With the sun really starting to beat down for the first time in 2019, both long-time residents and visitors to Colorado are looking for ways to get outside, stay cool and maintain a budget.
“Camping is usually one of the easiest ways to see our state and save some money,” said Mark Riggs, who has spent the better part of a decade traveling on a budget after the financial crisis of 2008 took hold of his company. “We used to travel to some pretty exotic places, but, honestly I feel just as comfortable and relaxed in a tent in Crested Butte as I do in Milan - probably more so.”
Though few would voluntarily trade a vacation to one of the world’s most renowned spots for design and architecture - not to mention prestige among fashionistas - for a vacation to Colorado’s mountains, many do not have a choice. For them, vacationing on a budget is a must.
“Disneyland, resorts on the ocean, five-star restaurants, I mean they are all fine like once every five years or so, but to make it an annual thing is just overkill in my mind,” Riggs said. “It’s exhausting to stand in those lines under a hot sun all day. If I’m going to walk 5-10 miles, I want to the payoff to be spectacular and, when you’re in nature, that is always the case.”
For those looking to get out without breaking the bank, Riggs has some recommendations and they start up the I-70 corridor.
“Mountain towns are the best,” he said. “I have seen the big cities, I have stayed in the finest hotels and I can promise you that nothing is better than pitching your own tent and sleeping in nature in our mountains.”
Several of Colorado’s mountain towns include historical districts that not only recount the history of the town itself, but make up a large part of Colorado’s history as well. Towns like Georgetown and Breckenridge count among their modern architecture, historic buildings that were among the first erected in the Rockies.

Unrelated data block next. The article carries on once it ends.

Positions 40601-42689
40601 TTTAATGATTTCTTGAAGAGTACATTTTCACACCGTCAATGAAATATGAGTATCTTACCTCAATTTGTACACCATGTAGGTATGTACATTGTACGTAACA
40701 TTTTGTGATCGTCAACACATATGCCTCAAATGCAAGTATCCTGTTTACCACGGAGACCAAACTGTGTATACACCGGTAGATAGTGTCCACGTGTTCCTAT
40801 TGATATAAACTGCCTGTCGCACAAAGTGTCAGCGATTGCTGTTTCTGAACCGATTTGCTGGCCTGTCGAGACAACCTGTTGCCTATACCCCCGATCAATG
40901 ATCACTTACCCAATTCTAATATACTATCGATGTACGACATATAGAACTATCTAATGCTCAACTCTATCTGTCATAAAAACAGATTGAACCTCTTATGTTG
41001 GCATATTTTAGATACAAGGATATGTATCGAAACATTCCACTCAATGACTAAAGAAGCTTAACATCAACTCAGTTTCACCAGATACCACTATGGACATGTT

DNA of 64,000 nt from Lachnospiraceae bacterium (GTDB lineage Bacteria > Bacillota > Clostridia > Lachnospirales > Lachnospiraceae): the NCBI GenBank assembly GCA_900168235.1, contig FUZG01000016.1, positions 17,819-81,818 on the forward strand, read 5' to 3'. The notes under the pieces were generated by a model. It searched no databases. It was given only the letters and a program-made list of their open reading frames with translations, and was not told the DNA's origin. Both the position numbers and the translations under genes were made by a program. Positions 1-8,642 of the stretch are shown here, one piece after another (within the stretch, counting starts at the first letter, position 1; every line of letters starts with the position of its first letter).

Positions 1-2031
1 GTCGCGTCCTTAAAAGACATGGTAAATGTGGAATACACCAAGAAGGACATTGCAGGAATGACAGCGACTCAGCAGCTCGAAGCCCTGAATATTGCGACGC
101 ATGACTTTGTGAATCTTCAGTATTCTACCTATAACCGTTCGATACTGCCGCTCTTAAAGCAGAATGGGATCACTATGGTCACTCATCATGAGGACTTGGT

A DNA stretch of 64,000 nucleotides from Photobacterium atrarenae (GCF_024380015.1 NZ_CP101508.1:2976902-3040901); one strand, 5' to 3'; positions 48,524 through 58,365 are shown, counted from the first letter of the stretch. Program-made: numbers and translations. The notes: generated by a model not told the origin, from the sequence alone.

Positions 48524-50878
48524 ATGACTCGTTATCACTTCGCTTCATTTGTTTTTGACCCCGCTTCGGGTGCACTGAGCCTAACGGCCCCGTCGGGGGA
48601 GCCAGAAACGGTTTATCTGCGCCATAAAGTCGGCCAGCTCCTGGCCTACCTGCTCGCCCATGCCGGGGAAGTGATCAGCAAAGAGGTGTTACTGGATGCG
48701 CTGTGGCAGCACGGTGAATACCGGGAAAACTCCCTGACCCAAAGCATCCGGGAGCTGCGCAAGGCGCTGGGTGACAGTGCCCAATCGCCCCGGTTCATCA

Other historic districts can also be found further South and Southeast from the Denver Metro area. Manitou Springs, Durango, Telluride and Crested Butte all feature historic districts that have managed to weather the test of time and maintain a portion of their originality.
On the other end of that spectrum are Colorado’s ghost towns which did not receive much TLC, yet still remain landmarks due, in part, to their eerie appeal.
“I love ghost towns,” Riggs said. “It seems like everywhere you go there is that one thing that they tell you, you have to see. I don’t care for that. It’s a paint-by-the-numbers way to travel. Ghost towns are like a blank canvas. You have to decide what is worth capturing, what image will say a thousand words. I just love that.”
One of the best-preserved ghost towns in Colorado is St. Elmo. Lying just west of Buena Vista, the ghost town has everything one would expect from a ghost town from wooden storefronts to dusty roads. Just beyond St. Elmo is another famous ghost town, Tin Cup, which was known for its wild west atmosphere, much of which can still be seen there today.
Other options for traveling around the state on a budget include visiting Colorado’s famous rock structures at Garden of the Gods, Dinosaur Ridge and Red Rocks Park and Amphitheatre; taking one of the state’s many scenic and historic byways; or stopping by one of the state’s hundreds of breweries or distilleries for a free tour.
For other low-budget summer ideas, visit the Colorado Tourism Office at colorado.com.